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90 Ideas: Brad Noble

Artistic director and co-founding partner, Art of Everyone

Posted online

Watch the virtual 90 Ideas in 90 Minutes event and take a deep dive with the speakers via podcast here.

1.
 Connection is key.


Establishing baseline communication with members of your team is essential to trust. In the Art of Everyone process, this translates into knowing an artist’s pressure and brush stroke and starting there with that common understanding. From that point on, words and direction become less essential. You must meet your teammates where they are and move forward from there with a shared language and singular focus. The trust that is formed in the process allows two people to work in tandem and synchronize their intentions.

2.
 Get to the point.


Pointillism is a style of painting that involves using dots of distinct color to create the illusion of form. Each small dot is insignificant on its own, but when placed so close to others, they blur to form an image to the eye. In this way, each and every dot makes a monumental contribution. Success, however, is not contingent on one dot being right. It’s merely about presence of your broad effort. When you see an opportunity to contribute at any level, show up! Be present, and be a part of the creation. Imagine what can be accomplished when all members of a team are moving in the same direction for a shared outcome.

3.
 It’s not all about you.


There is tremendous freedom in knowing that the sun doesn’t rise or set solely on you. Great leaders are able to set their own egos aside to let others rise and show what they can do. This is equal in importance to making your own mark. A strong leader moving in tandem with a supportive team can create a masterpiece that would otherwise be unattainable.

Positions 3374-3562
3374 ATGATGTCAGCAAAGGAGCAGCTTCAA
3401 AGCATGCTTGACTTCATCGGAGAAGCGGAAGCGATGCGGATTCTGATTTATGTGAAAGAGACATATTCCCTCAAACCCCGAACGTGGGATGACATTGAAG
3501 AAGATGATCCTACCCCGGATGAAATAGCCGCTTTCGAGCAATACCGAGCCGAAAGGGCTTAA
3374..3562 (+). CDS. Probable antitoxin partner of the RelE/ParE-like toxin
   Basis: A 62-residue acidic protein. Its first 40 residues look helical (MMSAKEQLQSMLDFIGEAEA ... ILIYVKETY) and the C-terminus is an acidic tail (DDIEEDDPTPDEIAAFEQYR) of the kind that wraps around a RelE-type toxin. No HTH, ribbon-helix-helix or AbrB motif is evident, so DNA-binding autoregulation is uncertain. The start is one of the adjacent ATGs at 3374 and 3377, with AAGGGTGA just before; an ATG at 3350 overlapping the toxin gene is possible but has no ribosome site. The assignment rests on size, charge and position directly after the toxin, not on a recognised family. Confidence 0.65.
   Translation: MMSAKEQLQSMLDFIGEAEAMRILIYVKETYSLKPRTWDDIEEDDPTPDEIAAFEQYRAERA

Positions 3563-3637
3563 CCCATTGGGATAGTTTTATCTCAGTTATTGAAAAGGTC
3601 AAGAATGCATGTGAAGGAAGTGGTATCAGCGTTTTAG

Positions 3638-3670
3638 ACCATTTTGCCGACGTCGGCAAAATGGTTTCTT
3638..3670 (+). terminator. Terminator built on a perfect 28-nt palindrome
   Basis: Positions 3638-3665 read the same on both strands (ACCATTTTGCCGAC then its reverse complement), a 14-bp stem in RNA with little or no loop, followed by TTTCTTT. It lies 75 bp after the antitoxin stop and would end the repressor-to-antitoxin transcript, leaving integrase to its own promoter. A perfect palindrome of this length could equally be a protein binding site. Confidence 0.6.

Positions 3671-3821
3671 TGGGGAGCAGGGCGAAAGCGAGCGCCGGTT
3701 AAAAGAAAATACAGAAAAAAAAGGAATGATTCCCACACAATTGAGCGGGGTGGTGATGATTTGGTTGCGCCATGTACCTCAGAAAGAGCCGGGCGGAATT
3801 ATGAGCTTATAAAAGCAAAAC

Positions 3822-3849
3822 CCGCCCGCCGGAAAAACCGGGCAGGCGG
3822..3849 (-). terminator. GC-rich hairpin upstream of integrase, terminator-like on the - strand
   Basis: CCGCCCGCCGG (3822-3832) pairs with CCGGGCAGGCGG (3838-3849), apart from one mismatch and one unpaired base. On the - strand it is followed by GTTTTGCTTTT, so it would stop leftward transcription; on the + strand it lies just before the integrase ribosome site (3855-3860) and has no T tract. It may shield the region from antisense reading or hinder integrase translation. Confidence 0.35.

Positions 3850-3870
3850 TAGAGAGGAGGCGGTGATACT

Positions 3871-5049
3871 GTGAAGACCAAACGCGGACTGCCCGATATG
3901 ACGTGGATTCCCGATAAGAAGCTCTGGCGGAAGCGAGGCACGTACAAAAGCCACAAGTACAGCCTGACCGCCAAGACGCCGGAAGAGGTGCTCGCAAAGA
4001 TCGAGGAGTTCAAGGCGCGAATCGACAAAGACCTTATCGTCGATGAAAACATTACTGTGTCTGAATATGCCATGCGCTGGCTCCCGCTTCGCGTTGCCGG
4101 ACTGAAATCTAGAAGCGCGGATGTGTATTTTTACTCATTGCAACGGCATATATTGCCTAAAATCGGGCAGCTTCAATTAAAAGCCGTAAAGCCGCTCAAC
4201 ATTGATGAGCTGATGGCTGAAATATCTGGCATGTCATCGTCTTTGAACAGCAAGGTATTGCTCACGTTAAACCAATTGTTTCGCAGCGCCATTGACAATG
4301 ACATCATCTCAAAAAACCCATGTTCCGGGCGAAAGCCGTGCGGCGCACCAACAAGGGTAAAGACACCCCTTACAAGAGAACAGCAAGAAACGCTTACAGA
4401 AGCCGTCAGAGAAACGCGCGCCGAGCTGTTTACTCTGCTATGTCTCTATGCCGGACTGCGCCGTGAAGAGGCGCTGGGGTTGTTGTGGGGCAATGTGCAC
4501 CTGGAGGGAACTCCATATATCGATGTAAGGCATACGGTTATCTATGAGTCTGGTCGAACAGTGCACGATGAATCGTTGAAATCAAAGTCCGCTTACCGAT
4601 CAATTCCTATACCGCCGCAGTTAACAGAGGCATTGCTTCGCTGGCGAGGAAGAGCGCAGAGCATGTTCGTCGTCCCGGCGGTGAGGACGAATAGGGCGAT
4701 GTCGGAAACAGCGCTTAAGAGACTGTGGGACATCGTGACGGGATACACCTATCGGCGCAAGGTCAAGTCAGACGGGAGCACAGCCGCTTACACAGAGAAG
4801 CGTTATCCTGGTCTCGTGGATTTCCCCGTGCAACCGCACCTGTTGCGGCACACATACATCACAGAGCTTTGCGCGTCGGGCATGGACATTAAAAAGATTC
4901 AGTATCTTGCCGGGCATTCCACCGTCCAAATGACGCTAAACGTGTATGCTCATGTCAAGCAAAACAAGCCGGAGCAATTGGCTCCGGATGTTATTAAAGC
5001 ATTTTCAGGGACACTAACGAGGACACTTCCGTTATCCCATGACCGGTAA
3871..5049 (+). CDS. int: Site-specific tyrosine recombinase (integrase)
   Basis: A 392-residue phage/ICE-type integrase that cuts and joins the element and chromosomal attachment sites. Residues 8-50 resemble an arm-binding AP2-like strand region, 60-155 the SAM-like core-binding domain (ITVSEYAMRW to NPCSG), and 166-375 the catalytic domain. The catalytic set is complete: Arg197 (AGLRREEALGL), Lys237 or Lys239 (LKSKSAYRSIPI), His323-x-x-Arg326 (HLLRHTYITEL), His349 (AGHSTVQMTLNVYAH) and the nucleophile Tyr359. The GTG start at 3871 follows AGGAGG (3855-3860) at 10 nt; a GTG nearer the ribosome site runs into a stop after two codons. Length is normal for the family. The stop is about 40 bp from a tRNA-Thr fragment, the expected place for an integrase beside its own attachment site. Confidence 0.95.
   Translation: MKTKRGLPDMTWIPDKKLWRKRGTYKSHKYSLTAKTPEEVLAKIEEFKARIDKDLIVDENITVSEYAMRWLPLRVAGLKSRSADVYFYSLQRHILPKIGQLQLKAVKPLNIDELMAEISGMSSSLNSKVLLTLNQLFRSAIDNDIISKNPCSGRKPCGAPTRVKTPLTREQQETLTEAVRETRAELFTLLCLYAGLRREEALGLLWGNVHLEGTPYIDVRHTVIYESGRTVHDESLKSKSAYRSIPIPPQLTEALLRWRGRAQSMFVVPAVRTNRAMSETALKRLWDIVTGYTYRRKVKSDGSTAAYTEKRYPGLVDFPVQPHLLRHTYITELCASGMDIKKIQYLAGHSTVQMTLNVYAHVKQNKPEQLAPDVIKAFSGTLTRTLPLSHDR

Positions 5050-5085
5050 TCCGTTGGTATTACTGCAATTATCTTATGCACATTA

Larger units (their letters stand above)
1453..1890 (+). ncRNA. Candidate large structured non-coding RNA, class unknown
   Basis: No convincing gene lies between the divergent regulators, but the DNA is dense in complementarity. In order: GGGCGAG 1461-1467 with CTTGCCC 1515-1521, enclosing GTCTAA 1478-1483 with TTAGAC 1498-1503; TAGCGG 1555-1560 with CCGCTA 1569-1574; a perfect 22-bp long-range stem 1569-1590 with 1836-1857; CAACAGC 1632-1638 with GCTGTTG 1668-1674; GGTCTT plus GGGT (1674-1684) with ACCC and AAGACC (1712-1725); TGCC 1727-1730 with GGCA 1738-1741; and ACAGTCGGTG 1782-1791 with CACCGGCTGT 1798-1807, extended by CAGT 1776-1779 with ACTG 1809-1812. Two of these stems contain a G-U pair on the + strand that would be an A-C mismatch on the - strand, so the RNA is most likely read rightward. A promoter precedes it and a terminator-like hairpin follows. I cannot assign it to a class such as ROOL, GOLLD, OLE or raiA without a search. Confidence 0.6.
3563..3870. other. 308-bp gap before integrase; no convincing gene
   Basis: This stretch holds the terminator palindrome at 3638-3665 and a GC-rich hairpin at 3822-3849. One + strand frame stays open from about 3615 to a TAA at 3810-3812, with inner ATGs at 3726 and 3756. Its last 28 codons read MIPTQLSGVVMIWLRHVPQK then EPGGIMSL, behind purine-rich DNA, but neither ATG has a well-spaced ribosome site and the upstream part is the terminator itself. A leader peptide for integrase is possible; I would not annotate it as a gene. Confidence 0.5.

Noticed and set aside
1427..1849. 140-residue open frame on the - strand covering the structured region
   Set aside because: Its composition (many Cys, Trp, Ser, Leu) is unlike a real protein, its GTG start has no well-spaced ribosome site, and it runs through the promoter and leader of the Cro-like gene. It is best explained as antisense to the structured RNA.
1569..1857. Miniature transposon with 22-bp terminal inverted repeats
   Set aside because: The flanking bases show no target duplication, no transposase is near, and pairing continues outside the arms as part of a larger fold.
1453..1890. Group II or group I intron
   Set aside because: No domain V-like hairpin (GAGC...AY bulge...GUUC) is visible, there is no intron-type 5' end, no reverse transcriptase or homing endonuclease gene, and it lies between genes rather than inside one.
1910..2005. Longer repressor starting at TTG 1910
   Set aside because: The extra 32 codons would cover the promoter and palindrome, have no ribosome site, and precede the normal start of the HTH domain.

4.
 There’s still magic in revealing the trick.


Revealing your gift and using it to help develop or teach someone else is perhaps the most magical thing we can do for someone else and certainly the most rewarding thing we can do for ourselves. Don’t be stifled or fearful that you are diminishing your value by sharing your process. Full transparency of the good, the bad and the ugly is where the real magic can happen. By allowing the team into the workshop to see how the sausage is made, they can help to problem solve.

5.
 Flexibility is key.


A nonrigid creation has to be done in such a way that allows for the unknowns or “discoverables” to remain part of the project. The best results come from experimentation. Don’t throw away the map. Just embrace the journey of the moment and open the process to fluidity and spontaneity for a more organic evolution. If you are open to making discoveries along the way and allowing those discoveries to influence the outcome, the result is something that is fresh.

6.
 You have to peel to reveal. 


A leader has to lay a strong foundation and provide enough information and instruction to build momentum and inspire a team to be a part of it – but then be willing to peel themselves away from it enough to let it take on a life of its own. I equate this to pulling the support structures down and away from a new construction project as it becomes secure and begins to take form.

7.
 Take a step back.


When you are too close to your own work, you can become fixated on something that really doesn’t matter. You have to break that obsessive moment by stepping back and once again looking at the whole as opposed to the one small piece of the whole. It’s often important to take a moment to reset your mind and look again with a fresh set of eyes.

8.
 Don’t fall in love with your work.


Falling in love with your work and vision, particularly too soon when your work is unfinished, can be the death of brilliance. When you fall in love, you want to stay put and all advancement halts at that point. This is a progress killer even when working alone, but even more so when working with a team.

9.
 Embrace chaos.


Chaos is often right before the resolve. Embrace it! A dress rehearsal is almost always a disaster, but that’s what usually gets the person off the couch that actually has the answer. This can be the most invigorating part of the process if you don’t become intimidated by the chaos. All of the mess can be whittled away to reveal the solid base that was there the whole time. It is this final reveal that provides a sense of completion to all who touched a project and that provides the motivation needed to start anew.

10.
 Attitudes are contagious, and you are patient zero as the leader. 


The energy, intensity and momentum desired or required to complete a project must start with you. Enthusiasm and confidence as a leader is what makes people trust me. I am not afraid to show my passion because I know it is contagious and creates an open environment that will make others more comfortable to express themselves. The result is a safe space for creativity, but it starts with you as the frenetic energy vortex.

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